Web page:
Maharashtra State BoardHSC Arts 12th Board Exam
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First World War (1914-1918 C.E.)

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First World War (1914-1918 C.E.):

The First World War began in 1914 C.E. The main cause of it was the competition amongst the European countries, which nourished imperialistic ambitions.

Causes of the First World War:

The latter half of the nineteenth century was marked by several industrial inventions. Machines came into use for various production processes. European countries were now equipped to increase production because of mechanisation. They needed more raw material to match the quantitative increase in production and more markets to sell their surplus products as well. Imperialistic European nations began to search for newer lands to meet these needs. This would often create warlike situations among them. Keeping this in view, more powerful nations in Europe, felt the need to continuously increase their military power and armoury.

The countries like England, France, Russia, Portugal, Holland, Belgium, etc. had already expanded their empires in Africa and Asia. In the pre-world war Europe, England, Germany, Austria- Hungary, Russia, France, and Italy were the nations of primary importance. Among them, rival groups were formed. Because of the rivalry, every nation began to enhance its military and naval strength; there was a competition to produce more and more destructive weapons. This ultimately resulted in a political situation akin to war.

Immediate Cause of the First World War:

The Austrian Prince, Archduke Franz Ferdinand, and his wife were assassinated in Serbia by a Serbian maniac. On Sunday, 28 June 1914, at about 10:45 am, Franz Ferdinand and his wife were assassinated in Sarajevo, the capital of the Austro-Hungarian province of Bosnia and Herzegovina. The perpetrator was 19-year-old Gavrilo Princip, a member of Young Bosnia and one of a group of assassins organized and armed by the Black Hand. Earlier in the day, the couple had been attacked by Nedeljko Čabrinović, who had thrown a grenade at their car. However, the bomb detonated behind them, injuring the occupants in the following car. On arriving at the Governor's residence, Franz angrily shouted, "So this is how you welcome your guests – with bombs!"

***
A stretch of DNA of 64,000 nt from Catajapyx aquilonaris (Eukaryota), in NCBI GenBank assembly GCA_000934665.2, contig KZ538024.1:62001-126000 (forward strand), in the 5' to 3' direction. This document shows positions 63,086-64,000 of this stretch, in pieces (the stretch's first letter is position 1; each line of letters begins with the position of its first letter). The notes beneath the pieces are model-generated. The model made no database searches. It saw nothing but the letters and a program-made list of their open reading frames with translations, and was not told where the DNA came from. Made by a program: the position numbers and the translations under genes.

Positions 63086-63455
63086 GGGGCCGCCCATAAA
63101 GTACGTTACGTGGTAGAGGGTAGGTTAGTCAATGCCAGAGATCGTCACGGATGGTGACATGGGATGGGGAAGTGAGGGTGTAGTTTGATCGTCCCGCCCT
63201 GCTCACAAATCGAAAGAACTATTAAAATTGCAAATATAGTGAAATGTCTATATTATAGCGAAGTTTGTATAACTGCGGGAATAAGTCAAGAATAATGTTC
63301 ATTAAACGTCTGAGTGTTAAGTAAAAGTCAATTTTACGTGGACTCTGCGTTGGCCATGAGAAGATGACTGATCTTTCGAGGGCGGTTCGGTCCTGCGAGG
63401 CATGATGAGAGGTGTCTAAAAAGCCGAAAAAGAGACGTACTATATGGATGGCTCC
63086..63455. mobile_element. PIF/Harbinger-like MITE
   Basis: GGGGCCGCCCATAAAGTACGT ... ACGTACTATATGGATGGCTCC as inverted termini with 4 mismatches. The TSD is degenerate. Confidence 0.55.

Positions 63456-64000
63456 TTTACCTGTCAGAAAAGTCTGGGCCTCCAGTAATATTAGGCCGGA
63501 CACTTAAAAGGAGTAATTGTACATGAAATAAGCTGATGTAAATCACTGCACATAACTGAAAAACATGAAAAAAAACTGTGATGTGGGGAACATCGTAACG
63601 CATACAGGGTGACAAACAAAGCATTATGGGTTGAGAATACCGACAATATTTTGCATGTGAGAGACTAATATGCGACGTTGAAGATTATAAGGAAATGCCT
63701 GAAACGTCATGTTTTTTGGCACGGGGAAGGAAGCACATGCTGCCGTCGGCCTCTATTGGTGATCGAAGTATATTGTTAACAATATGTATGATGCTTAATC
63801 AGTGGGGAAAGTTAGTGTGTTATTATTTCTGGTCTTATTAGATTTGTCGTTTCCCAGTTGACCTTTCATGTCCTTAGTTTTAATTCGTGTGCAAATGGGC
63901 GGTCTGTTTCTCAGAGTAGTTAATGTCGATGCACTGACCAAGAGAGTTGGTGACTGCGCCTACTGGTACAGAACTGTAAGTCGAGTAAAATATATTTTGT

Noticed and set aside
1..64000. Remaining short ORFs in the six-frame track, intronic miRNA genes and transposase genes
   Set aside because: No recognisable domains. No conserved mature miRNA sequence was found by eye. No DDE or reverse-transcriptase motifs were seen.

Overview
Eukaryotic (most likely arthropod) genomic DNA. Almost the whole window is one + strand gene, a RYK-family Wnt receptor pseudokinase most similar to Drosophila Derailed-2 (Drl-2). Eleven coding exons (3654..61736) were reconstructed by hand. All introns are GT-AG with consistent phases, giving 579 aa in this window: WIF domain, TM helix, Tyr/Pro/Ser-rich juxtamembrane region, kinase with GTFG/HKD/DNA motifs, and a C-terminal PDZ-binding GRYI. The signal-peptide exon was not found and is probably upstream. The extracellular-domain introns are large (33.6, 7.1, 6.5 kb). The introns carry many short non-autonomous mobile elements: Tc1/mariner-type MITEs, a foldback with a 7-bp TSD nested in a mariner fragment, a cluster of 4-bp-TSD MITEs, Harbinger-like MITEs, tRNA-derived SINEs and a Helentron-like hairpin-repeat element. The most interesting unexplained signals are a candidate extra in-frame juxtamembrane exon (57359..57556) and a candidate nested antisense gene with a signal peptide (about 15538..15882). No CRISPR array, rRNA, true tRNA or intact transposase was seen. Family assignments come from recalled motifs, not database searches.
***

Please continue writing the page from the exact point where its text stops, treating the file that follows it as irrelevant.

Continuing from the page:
After a short rest at the Governor's residence, the royal couple insisted on seeing all those who had been injured by the bomb at the local hospital. However, no one told the drivers that the itinerary had been changed. When the error was discovered, the drivers had to turn around. As the cars backed down the street and onto a side street, the line of cars stalled. At this same time, Princip was sitting at a cafe across the street. He instantly seized his opportunity and walked across the street and shot the royal couple. He first shot Sophie in the abdomen and then shot Franz Ferdinand in the neck. Franz leaned over his crying wife. He was still alive when witnesses arrived to render aid. His dying words to Sophie were, "Don't die, darling, live for our children." Princip's weapon was the pocket-sized FN Model 1910 pistol chambered for the .380 ACP cartridge provided him by Serbian Army Colonel and Black Hand member Dragutin Dimitrijević. The archduke's aides attempted to undo his coat but realized they needed scissors to cut it open: the outer lapel had been sewn to the inner front of the jacket for a smoother fit to improve the Archduke's appearance to the public. Whether or not as a result of this obstacle, the Archduke's wound could not be attended to in time to save him, and he died within minutes. Sophie also died en route to the hospital.

In Austria, people believed that this whole act was maneuvered by the Serbian Kingdom. Hence, Austria called a war against Serbia. Russia came in to help Serbia. Two distinct groups of European nations were formed, one group supporting Austria and another supporting Serbia. Austria and Hungary were trying to suppress Serbia and Germany was on their side. Belgium had a neutral policy. Even then, Germany attacked Belgium and established its supremacy there. England stood up with Belgium and called a war against Germany. Now Germany, Austria, Turkey, Bulgaria (known as ‘central powers’) were on one side and England, France, Russia (known as ‘allied nations’) were on the other. Later, Italy joined the allied powers. In the last stage of the war, America joined in with the allied nations. The Allies described the wartime military alliance of Germany, Austria-Hungary, Bulgaria, and the Ottoman Empire as the 'Central Powers'. The name referred to the geographical location of the two original members of the alliance, Germany, and Austria-Hungary, in central Europe. The Ottoman Empire joined the alliance in November 1914 and the last member of the quartet, the Kingdom of Bulgaria, entered the war on the side of the Central Powers in October 1915.